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High Museum debuts Alex Harris photography featuring southern film sets
Alex Harris (American, born 1949), The Funeral Band in New Orleans, Louisiana, 2018, pigmented inkjet print. High Museum of Art, Atlanta, commissioned with funds from the H.B. and Doris Massey Charitable Trust and the Picturing the South Fund. © Alex Harris.



ATLANTA, GA.- The High Museum of Art debuts more than 60 new works by North Carolina–based photographer Alex Harris in the latest exhibition for its “Picturing the South” series: “Our Strange New Land: Photographs by Alex Harris” (Nov. 29, 2019 – May 3, 2020). Established in 1996, “Picturing the South” is a distinctive initiative that asks noted photographers to turn their lenses toward the American South to create work for the High’s collection. For his commission, Harris made photographs on independent film sets throughout the South to explore how the region is seen, imagined and created by contemporary visual storytellers. 

“We are delighted to acquire Harris’ work for the collection as part of our ‘Picturing the South’ series. Over more than two decades, the series has demonstrated our dedication to photography and to celebrating the region’s diversity, beauty and unique character,” said Rand Suffolk, the High’s Nancy and Holcombe T. Green, Jr., director. “We are excited to recognize Harris’ distinguished career through this commission and to share these new photographs with our audience.” 

Born and raised in Georgia, Harris is a founder of Duke University’s Center for Documentary Studies and lives and works in Durham, North Carolina. A dozen years ago, having documented contemporary Cuban society, he was asked to photograph on the set of Steven Soderbergh’s film “Che” (2008). Inspired by that experience, Harris decided to explore current narrative cinematic representations of the South by chronicling productions of contemporary independent films set in the region. 

“One of our main goals for ‘Picturing the South’ is to allow the photographers to explore a new creative route or dig deeper into a topic that inspires them, so we are thrilled that Harris went this direction with his commission,” said Greg Harris, the High’s associate curator of photography. “Ranging from intimate portraits and quiet moments to sweeping landscapes and atmospheric scenes, the photographs in the exhibition not only showcase Harris’ ingenuity and skill as a photographer but also will offer our visitors an opportunity to see the South through the eyes of innovative filmmakers.”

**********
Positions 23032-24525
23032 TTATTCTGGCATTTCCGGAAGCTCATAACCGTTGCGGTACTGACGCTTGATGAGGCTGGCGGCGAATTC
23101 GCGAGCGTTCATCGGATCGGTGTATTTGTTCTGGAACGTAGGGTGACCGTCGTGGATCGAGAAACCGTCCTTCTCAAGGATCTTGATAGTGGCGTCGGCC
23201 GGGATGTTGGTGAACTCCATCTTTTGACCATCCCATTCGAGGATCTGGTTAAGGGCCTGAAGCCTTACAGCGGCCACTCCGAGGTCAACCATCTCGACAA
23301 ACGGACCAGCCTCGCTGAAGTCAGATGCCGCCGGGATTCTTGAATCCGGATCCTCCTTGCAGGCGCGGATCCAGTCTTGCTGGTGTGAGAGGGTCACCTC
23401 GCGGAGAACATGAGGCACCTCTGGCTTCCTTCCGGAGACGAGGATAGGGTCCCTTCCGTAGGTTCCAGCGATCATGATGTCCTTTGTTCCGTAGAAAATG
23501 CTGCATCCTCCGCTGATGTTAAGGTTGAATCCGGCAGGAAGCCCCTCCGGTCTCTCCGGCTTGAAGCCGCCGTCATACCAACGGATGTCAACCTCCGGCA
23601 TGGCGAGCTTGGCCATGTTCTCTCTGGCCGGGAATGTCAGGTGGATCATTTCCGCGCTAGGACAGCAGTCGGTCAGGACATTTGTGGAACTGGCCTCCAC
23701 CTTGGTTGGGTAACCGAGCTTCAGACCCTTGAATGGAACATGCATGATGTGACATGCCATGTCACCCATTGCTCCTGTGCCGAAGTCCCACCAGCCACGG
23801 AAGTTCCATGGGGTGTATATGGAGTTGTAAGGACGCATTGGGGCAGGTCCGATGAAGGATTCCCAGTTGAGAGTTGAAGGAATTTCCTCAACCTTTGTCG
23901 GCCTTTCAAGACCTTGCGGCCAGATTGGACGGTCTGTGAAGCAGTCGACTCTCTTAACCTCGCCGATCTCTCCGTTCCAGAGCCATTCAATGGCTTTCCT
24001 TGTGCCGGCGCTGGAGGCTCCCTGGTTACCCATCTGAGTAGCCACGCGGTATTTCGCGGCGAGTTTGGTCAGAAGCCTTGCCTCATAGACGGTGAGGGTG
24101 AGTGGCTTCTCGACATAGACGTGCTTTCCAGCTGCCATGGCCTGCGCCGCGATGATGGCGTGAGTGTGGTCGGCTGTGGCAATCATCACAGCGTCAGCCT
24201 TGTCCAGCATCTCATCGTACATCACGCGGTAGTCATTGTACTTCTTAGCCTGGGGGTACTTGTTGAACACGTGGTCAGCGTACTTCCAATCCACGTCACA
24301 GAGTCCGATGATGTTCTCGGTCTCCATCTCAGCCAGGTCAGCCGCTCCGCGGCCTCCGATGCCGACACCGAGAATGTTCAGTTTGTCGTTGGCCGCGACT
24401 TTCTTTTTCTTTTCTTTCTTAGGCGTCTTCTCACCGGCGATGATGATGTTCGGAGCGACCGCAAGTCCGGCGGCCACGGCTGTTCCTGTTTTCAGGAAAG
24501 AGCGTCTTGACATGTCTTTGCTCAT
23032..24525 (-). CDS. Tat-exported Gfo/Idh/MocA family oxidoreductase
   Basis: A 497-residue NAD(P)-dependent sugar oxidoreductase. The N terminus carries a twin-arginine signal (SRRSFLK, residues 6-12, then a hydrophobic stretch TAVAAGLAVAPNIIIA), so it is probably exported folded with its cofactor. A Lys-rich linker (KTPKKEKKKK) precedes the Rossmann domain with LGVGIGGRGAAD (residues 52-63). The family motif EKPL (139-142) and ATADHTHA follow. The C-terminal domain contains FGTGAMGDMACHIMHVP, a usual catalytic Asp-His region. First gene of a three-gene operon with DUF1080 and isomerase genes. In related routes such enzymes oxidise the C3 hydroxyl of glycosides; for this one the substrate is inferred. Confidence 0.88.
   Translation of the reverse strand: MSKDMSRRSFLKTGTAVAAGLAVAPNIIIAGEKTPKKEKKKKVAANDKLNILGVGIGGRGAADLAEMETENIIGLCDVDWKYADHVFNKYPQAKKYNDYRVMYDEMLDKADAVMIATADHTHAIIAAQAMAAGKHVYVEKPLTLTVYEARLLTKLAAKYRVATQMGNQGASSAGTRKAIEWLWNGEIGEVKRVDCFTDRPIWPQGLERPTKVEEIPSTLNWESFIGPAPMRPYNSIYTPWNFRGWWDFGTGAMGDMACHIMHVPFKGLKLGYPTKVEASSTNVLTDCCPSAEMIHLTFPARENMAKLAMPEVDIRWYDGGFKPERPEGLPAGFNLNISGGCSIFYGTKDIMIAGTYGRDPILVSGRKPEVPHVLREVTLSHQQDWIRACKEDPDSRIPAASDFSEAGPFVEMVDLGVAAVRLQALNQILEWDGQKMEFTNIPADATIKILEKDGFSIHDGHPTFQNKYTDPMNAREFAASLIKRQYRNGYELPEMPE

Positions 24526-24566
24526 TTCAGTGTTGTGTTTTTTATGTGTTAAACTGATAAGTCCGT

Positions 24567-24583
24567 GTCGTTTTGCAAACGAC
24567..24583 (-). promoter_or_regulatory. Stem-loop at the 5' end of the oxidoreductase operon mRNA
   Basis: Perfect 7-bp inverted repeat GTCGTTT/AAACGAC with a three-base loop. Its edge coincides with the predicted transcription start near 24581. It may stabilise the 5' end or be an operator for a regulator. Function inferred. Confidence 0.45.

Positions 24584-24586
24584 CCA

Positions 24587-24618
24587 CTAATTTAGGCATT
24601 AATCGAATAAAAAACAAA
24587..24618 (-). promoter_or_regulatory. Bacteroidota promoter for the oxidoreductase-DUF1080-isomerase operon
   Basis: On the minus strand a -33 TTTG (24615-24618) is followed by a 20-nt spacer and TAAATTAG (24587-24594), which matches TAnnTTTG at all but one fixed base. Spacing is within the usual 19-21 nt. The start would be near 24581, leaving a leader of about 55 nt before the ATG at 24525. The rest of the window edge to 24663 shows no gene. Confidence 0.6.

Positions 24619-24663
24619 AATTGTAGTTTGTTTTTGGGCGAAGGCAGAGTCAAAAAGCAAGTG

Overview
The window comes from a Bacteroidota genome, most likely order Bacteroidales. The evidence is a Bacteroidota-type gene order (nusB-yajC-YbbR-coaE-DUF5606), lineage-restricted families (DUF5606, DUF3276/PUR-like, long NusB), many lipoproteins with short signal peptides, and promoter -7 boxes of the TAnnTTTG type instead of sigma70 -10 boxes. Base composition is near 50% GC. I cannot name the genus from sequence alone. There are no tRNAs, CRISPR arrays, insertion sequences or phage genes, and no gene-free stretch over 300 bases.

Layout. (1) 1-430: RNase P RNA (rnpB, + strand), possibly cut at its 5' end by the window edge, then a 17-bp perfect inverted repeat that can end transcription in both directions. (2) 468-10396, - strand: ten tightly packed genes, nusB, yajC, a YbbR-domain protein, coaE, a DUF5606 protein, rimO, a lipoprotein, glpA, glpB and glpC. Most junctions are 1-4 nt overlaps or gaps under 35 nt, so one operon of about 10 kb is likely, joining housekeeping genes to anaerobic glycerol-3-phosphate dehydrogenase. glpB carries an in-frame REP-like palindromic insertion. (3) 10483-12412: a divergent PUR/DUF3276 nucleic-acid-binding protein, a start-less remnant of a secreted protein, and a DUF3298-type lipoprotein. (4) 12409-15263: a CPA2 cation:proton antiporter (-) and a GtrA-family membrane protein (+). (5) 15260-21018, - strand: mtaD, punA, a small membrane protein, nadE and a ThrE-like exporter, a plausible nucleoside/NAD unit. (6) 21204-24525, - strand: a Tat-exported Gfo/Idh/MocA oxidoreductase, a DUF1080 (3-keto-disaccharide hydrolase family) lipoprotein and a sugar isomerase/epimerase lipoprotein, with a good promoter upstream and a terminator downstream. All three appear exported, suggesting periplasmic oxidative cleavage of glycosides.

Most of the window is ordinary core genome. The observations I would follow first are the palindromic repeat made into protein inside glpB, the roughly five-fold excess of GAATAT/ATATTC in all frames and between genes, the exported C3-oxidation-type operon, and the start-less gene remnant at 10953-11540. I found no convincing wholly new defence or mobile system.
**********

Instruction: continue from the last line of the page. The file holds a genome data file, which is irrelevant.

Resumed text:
Over the past two years, Alex Harris has traveled around Georgia, Alabama, Florida, Louisiana, Mississippi, North Carolina, South Carolina, Tennessee and Texas capturing both the scenes constructed for film productions and the activity that unfolded around and adjacent to the sets, often blurring the lines between staged storytelling and real life. With the South’s diverse topography as a backdrop, he strings together impeccably lit and instinctively composed images to build an intuitive narrative that vacillates between deep sorrow, explosive anger and mundane anticipation. Though he leaves clues, Harris never fully reveals which pictures are contrived for the cinema and which are documentary happenstance. 

“I began this project believing that, by photographing on contemporary Southern film sets, I might, through the visions and imaginations of these filmmakers, show the South in a new light,” said Alex Harris. “Over the last two years I found myself approaching these imagined dramas much in the same way I took on earlier, more traditional documentary projects, following my instincts and editing my photographs not to tell a particular story — or to be faithful to the plots of individual films — but to discover the story my photographs have to tell. Gradually, I became interested in seeing how my pictures from widely different film productions resonated with each other. Now, in mounting this exhibition with curators at the High, I see a cumulative portrait, not only of these productions and of the South, but of an idea that has long been celebrated in literature, explored in science and conveyed by philosophers — that is, the ways in which we are all actors in our own lives, creating our sets, practicing our lines, refining our characters, playing ourselves.”

For over 40 years, Harris (American, born 1949) has photographed across the American South and in locations as disparate as the Inuit villages of Alaska; the streets of Havana, Cuba; and the fish markets of Mumbai, India. He has taught at Duke University since 1980. His awards include a Guggenheim Fellowship in Photography, a Rockefeller Foundation Humanities Fellowship and a Lyndhurst Prize. Harris’ work is represented in major photographic collections, including those of the High Museum of Art, the San Francisco Museum of Modern Art and the Museum of Modern Art, New York. His photographs have been exhibited widely, including in exhibitions at the International Center of Photography in New York and the J. Paul Getty Museum in Los Angeles. As a photographer and editor, Harris has published 18 books. His book “River of Traps” with William deBuys was a finalist for the 1991 Pulitzer Prize in general nonfiction. Most recently, he published “Where We Find Ourselves: The Photographs of Hugh Mangum, 1897–1922” with Margaret Sartor. 










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